The name of this blog, FaithEdTech, is intentional. For me, faith in Jesus Christ as my eternal Savior comes first. He has called me to share Him through the vocation of education, and he has blessed me with an interest and aptitude for using technology to do just this. It is for these reasons that I entitled this blog in such a manner.
While my faith is the foundation for all I do, I rarely place faith at the forefront of a post. Today, I will make an exception.
As with most of you, I have watched with both horror and sadness over the events of the past week — the deadly treatment of a man by officers of the Minneapolis police department that led to a life being lost and the subsequent violence in our nation’s cities. There have been, rightly, many calls for deep societal upheaval in how we view and treat one another in light of these events and other similar instances over many years. Calls for justice. Calls for systemic societal change. Calls for peace. Calls for action.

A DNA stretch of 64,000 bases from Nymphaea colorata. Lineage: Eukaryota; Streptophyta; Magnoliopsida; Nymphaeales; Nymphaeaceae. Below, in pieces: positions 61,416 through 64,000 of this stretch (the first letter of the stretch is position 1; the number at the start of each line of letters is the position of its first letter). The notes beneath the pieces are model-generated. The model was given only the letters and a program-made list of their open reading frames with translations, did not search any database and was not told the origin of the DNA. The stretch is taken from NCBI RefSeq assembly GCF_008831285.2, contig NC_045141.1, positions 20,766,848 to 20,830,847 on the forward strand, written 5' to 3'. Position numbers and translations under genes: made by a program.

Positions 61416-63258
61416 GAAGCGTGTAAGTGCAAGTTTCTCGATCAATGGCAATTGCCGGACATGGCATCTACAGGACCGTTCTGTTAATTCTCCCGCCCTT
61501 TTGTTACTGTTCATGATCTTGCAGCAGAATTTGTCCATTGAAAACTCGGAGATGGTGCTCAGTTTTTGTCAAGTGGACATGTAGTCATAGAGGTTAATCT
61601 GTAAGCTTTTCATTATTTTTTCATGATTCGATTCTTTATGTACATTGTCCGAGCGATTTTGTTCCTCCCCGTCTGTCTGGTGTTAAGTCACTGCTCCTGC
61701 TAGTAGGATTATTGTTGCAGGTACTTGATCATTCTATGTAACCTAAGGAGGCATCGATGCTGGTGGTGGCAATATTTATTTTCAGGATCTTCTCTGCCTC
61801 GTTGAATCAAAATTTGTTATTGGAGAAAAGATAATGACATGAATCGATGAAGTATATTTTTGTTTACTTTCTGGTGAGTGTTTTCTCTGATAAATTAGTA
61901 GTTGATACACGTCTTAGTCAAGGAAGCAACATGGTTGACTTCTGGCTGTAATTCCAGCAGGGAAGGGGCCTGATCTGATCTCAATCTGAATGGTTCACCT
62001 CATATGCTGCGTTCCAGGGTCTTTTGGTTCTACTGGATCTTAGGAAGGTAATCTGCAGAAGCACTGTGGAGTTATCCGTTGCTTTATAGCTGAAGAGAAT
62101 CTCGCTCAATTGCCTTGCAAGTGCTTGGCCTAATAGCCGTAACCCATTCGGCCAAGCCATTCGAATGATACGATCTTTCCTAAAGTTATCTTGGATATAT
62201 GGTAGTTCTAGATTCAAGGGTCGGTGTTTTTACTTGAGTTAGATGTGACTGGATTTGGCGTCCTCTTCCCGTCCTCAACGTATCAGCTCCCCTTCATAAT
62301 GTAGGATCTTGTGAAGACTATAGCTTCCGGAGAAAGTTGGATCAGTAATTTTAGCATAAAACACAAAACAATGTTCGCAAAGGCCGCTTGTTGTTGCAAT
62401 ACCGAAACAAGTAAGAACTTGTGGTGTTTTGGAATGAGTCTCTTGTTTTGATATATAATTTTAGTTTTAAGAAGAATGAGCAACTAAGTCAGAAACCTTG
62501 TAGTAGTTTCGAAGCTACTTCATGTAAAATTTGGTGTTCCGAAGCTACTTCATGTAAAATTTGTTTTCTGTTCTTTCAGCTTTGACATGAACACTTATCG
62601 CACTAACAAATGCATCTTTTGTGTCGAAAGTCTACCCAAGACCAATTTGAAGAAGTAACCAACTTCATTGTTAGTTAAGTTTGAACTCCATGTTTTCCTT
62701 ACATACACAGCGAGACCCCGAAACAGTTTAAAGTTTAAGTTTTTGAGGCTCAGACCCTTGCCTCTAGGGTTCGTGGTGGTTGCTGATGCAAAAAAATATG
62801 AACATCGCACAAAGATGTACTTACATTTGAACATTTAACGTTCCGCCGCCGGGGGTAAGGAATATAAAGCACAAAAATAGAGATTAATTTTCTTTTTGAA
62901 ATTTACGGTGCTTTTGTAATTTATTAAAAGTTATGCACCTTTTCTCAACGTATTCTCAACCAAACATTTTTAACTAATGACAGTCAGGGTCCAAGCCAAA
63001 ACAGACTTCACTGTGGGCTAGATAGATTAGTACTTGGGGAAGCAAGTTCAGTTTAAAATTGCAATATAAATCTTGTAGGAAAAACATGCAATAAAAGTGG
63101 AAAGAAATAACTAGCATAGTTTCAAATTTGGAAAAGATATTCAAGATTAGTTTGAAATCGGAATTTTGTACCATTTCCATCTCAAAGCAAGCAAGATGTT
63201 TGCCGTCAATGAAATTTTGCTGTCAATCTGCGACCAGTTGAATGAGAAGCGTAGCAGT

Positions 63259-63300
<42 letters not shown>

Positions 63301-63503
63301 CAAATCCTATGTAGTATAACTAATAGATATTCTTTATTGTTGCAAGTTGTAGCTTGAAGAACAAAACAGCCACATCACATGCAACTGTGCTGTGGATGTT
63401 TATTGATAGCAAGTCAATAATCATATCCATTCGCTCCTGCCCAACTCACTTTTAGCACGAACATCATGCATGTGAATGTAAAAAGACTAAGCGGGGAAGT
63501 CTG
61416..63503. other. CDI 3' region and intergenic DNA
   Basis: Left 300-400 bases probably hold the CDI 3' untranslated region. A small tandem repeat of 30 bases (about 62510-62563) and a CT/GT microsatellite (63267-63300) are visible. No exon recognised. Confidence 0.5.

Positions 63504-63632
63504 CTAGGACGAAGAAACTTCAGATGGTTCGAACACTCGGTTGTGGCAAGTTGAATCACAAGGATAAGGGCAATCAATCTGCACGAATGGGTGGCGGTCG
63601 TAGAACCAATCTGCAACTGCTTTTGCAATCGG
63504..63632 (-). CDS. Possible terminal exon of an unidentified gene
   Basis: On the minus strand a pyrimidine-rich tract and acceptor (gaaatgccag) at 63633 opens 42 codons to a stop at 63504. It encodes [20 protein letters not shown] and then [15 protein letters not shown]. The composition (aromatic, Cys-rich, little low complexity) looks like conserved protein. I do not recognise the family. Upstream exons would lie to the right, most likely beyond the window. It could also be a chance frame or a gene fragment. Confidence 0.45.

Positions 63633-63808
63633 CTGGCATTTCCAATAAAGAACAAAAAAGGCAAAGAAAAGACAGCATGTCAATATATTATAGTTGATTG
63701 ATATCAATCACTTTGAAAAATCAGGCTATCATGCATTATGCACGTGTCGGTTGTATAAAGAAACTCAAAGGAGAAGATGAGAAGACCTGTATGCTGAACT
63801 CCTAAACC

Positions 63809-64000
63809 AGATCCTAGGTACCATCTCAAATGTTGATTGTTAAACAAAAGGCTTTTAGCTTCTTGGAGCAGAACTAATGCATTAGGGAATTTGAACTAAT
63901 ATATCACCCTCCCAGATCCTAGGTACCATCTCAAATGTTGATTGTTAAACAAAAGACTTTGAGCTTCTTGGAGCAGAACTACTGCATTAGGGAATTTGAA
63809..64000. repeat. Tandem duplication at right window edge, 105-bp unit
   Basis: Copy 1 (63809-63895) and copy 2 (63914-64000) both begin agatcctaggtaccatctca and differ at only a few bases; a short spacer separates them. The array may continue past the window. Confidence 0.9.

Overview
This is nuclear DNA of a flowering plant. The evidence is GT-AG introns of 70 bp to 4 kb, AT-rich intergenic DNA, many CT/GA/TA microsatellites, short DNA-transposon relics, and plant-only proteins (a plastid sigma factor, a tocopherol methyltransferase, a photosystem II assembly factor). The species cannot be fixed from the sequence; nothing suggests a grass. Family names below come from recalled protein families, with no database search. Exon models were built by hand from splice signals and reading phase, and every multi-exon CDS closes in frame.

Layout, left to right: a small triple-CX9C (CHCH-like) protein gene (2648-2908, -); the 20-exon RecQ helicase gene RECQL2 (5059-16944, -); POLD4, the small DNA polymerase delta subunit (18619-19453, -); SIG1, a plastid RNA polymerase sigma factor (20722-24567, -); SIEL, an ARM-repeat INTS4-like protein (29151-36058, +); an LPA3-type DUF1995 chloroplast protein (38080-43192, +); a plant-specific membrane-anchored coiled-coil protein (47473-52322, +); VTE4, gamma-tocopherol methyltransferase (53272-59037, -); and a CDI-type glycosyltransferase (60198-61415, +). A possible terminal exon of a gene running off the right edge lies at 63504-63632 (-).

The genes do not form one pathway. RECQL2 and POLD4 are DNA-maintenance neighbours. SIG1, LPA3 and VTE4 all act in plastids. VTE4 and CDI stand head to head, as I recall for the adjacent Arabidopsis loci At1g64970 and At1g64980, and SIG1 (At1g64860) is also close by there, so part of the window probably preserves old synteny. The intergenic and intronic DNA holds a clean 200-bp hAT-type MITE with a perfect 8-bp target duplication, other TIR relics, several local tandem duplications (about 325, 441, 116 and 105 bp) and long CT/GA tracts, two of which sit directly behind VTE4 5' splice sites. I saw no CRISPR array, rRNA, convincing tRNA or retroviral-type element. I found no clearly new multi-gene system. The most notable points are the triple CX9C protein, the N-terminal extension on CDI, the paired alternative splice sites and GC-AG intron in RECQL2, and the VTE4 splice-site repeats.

I have a call to propose as well, one that has been on my heart more intensely over the past seven days, but also one on which I reflect every time I read the book of Genesis. This call is for all of us (myself included) to ask for God’s help in seeing each other as we truly are, and then act according to this foundation.
Who are we? Genesis 1:27 provides the answer:
So God created man in his own image, in the image of God he created him; male and female he created them.
EVERY time we encounter another person we see God’s grace, His love, His creativity, and His glory. We view someone who God planned and intentionally placed in our world. We look at someone who is inherently worthy of respect and love, not because they are perfect, but because of who their Creator is.
Sadly, we live in a fallen world where these features are obscured by sin. It is so easy for us to forget that we all are created in God’s image. To me, it is clear that this failure directly leads to events such as those we have experienced during the past week, and many others like this. We become antagonistic, belligerent, and hateful when this simple truth is suppressed, forgotten, or ignored.
Justice, systemic societal change, peace, and action are all essential tasks for living out our God-given misson of serving individuals and our communities. But this cannot fully be done without reflecting upon the truth of Genesis 1:27 and living in the light of this truth. In these troubled days, but really always, I challenge us to embrace the call to honor all those created in the image of God through a faith-filled pattern of living. Let’s all be Genesis 1:27 people! May God send his Holy Spirit on us all so that we may fully love Him and fully love our neighbor.